Although the concepts of trophic transfer and bioaccumulation are outlined elsewhere, it is worth noting here in the discussion of estimating exposure. The key to a useful exposure model is to derive a realistic link between exposure and uptake. Up to this point this article has focused on the landscape level and behavioral parameters associated with exposure models. However, most exposure models assume that the diets and the proportion of food items that the animal ingests are known. Contaminant exposure is strongly linked to the kind of material an organism occupying lower trophic levels ingest - for example, leaf versus fruit, or particular invertebrate species. Contaminant studies have relied on comparisons among a variety of target species, which confound interpretations due to dietary variations and differences in interspecific physiologies. It has been suggested that animals which show a higher diversity of food items better represent the extent of contamination and trophic transfer within a system, especially when they occupy the uppermost trophic levels. For some vertebrates, trophic level rather than body size (which is the usual parameter used) appears to be one of the most important factors.
However, accurately quantifying an animal's diet down to specific food items and quantities is extremely difficult. This is often achieved through fecal and stomach analyses, which are at best snap shots in time and do not capture the animals trophic position over a specified duration (such as weeks to seasons). These difficulties have biased exposure studies to animals with specialized diets, which is extremely unrealistic and may not adequately represent the dynamics of the ecosystem being studied.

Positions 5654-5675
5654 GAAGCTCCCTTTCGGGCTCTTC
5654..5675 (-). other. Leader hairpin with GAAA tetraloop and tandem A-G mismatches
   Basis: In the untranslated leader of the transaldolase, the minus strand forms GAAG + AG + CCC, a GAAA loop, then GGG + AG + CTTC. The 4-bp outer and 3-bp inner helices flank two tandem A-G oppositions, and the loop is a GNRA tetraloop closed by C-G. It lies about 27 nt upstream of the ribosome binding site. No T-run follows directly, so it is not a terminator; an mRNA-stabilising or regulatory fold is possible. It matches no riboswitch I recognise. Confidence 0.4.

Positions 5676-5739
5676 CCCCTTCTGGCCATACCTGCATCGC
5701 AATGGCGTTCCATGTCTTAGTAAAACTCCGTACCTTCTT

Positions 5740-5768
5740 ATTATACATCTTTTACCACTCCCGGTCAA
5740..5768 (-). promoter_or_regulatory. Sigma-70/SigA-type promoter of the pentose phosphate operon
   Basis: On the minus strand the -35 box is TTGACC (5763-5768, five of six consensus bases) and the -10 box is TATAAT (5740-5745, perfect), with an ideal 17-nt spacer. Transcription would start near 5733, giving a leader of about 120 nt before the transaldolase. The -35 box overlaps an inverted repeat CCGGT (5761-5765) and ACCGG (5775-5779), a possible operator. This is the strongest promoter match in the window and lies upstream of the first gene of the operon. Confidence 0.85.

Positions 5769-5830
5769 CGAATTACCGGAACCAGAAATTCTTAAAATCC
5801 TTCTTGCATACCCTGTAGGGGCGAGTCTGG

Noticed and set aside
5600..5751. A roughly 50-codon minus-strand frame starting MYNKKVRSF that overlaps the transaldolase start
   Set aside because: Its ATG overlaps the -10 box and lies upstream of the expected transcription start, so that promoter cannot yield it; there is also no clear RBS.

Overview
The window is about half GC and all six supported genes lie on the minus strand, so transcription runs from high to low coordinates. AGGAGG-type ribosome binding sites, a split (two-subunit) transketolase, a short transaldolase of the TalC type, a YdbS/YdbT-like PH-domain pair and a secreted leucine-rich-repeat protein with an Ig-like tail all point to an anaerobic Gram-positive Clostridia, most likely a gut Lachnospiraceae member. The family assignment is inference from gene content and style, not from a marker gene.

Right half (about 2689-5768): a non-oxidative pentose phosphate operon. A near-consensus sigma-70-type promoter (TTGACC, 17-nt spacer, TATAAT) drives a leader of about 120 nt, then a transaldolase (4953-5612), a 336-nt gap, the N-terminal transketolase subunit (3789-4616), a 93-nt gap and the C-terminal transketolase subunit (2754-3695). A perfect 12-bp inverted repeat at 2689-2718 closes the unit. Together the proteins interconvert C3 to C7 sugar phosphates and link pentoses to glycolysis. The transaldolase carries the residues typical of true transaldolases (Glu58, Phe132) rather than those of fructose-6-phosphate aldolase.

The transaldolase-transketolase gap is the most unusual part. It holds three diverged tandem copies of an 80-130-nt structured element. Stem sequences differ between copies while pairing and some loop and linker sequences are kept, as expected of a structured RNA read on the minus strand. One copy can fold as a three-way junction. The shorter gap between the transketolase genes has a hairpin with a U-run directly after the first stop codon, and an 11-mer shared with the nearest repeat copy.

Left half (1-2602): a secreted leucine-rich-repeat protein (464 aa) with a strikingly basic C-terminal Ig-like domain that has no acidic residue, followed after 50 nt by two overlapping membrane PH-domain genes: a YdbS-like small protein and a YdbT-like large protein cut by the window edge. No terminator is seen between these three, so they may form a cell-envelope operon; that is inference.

One of the most promising techniques available that can minimize some of this variation is through analyzing tissues and food items using stable isotopic analyses. The stable isotope composition of biological materials provides insights into the life histories of fish and wildlife species. It has been demonstrated that animal tissues are enriched in 1 N in relation to their diet. Also, owing to differences in photosynthetic pathways, C3, C4, and CAM plants have different C/ C ratios (—32%o to —22%o and —23%o to —9%o, respectively, with CAM overlapping) and can be used to identify sources of primary productivity in the diet. The differences in isotopic composition between any tissue compartment of an animal and diet is represented by a tissue-diet enrichment factor etissue-diet, where £rissue-diet ~ tissue — ¿diet and is the delta value for the isotope ofinterest. This technique allows researchers to determine what levels of the food chain target species within an ecosystem are occupying and potentially where an animal is foraging. This enables a more sophisticated understanding of food web structure and spatial foraging patterns thus allowing exposure estimates to be better parametrized.
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